children Archives - Page 2 of 6 - Cordell & Cordell

Careful planning can remove holiday stress for children of divorce

The transition for children of divorced parents during the holidays can be difficult, as many of the traditions that existed when their father and mother were together will like change following the split.

The London Free Press reported that cooperation and advanced planning need to occur in order for the holidays to go smoothly, helping children forget about the problems that may exist between their two parents.

“Fail to plan, plan to fail,” Karen Stewart, a divorce mediator, told the news source. “If parents do not plan then kids are often left torn between where to go, who to spend time with – juggling the two families and extended families is more than any kids should have to handle.”

New traditions can be created to replace older ones, helping to generate new memories for children and limiting the amount that they will miss the days when the family celebrated the holidays together, according to the Press.

The New York Times reported that children who are young can adapt to any significant changes if they are explained to them in the right way. An open dialogue needs to exist between parents and their kids.

Co-parenting class helps to let ex spouses find common ground

A growth in the number of divorced parents who are “co-parenting” has led to many areas around the country launching programs that help these individuals protect their children from potential conflicts between the former couple.

According to the Petaluma Patch, the town of Petaluma, California, is trying to solve this problem by creating a program through the town’s People Services Department.

The news source reported that the program combines group discussion, video and activities to help parents refocus their attention on the children, rather than quarrelling with each other in front of the kids.

“When people are in love, they see only the positive traits of the other person,” Susan Boyan, co-founder of the Cooperating Parenting Institute (CPI), told the Patch. “Then, when they are no longer in love, the opposite often happens, and they can no longer see any good in the other person. It becomes all or nothing.”

The Cooperating Parenting Institute is an organization whose mission it is to promote healthy family relationships, even after a divorce has occurred, according to the CPI website.


Talking with children about split can help with divorce

Children may often struggle to deal with a divorce between their parents, but it is an issue they will have to deal with eventually and talking to kids about a split can help to keep relationships intact.

Joseph Nowinski, a clinical psychologist and author, wrote an article for the Huffington Post that detailed the strain on a relationship between parents and their children if they don’t talk about the split after it happens.

According to the Post, a study of college-age kids showed that a relationship with one parent was affected by a divorce, as children often felt less attached to their father because of the split.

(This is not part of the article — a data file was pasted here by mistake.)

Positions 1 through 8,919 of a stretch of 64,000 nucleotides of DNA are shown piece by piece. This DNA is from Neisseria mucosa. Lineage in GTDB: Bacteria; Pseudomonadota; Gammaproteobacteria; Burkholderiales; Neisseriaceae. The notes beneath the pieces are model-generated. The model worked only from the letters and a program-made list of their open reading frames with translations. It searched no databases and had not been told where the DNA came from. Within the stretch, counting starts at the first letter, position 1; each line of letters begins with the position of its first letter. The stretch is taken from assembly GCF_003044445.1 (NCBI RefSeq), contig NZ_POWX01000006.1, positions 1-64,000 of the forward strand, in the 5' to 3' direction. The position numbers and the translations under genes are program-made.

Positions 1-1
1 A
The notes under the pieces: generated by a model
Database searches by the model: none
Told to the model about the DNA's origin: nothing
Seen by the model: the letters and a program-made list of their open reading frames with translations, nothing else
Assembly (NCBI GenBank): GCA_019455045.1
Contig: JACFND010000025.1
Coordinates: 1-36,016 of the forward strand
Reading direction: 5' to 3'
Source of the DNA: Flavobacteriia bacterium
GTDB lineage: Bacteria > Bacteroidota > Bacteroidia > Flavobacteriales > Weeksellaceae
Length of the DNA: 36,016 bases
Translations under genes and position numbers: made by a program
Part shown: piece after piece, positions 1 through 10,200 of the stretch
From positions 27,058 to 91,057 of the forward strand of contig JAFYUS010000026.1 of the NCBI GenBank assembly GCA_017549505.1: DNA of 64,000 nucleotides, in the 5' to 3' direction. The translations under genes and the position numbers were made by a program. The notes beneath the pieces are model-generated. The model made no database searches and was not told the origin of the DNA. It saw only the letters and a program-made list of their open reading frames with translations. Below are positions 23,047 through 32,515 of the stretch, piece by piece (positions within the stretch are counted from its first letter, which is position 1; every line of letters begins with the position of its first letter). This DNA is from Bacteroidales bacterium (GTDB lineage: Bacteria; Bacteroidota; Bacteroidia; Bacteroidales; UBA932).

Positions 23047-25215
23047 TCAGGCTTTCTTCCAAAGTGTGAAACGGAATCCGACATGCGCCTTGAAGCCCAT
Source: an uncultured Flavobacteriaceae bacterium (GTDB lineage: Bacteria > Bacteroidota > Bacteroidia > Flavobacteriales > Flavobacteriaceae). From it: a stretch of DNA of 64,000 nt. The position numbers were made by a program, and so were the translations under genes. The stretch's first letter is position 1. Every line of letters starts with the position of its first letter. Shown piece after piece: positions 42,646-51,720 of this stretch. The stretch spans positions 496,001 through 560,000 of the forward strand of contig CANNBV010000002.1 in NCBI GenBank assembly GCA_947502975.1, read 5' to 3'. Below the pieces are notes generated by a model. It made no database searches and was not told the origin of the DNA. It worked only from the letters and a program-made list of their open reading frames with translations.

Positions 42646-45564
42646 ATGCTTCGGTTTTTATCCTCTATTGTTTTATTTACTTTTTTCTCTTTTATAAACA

This may have to do with the lack of custody rights that can exist for fathers, due to conflicts between the two parents.

According to an article by Dr. Robert Hughes of the University of Illinois in Parenting 24/7, parents should try and maintain a balance in spending time with their children. Mothers need to be able to talk to their kids about the divorce in order to find out if they miss seeing their father.

Experiencing a parent’s divorce later in life

Though many people experience the divorce of their parents at a younger age, some individuals are older and go through a completely different process than children who have to deal with a split. The University Daily Kansan noted that older children are often given a more blunt explanation as to what occurred, as parents tend to coddle college students less than kids of a younger age.

Megan Watson, a 21-year-old student, told the news source that she was given the news in a different manner than what happened with her friends when they were younger.

“There wasn’t any sugarcoating what was going on,” she told the Kansan. “There definitely was no, ‘mommy and daddy will still be here and love you,’ like you might expect with a child.”

The Greater San Marcos Youth Council noted that children in development stages will often react in a more outspoken fashion due to their lack of understanding of the situation. Older children can adjust because they see the problem through the eyes of an adult.

“The interesting thing about me being older when this happened is that I’ve formed my own opinion and have seen both sides for myself,” Watson told the Kansan.

Movies may help older children cope with divorce

The age of a child may affect how they are able to cope with the divorce of their parents. The situation is hard to explain to younger kids, but there are ways to show them and their older siblings through movies and books if a personal explanation doesn’t work.

The Huffington Post reported that there are several authors like Darryl Roberts, who include the issue of divorce in their books made for children due to the fact that it can help these youngsters deal with their own issues.

Dr. Nadia Torres-Eaton told the Orange County Register that movies that many people have seen can be explained to children against a backdrop of a divorce. She noted that “ET: The Extraterrestrial” can be identified as a story about a boy and his family having trouble adjusting to an absentee parent.

Torres-Eaton also pointed to a comedy like “Mrs. Doubtfire” as a movie that takes a lighter look at the process of parents splitting. This film also works because children can see how people can change and it humanizes both of the individuals who are having relationship problems.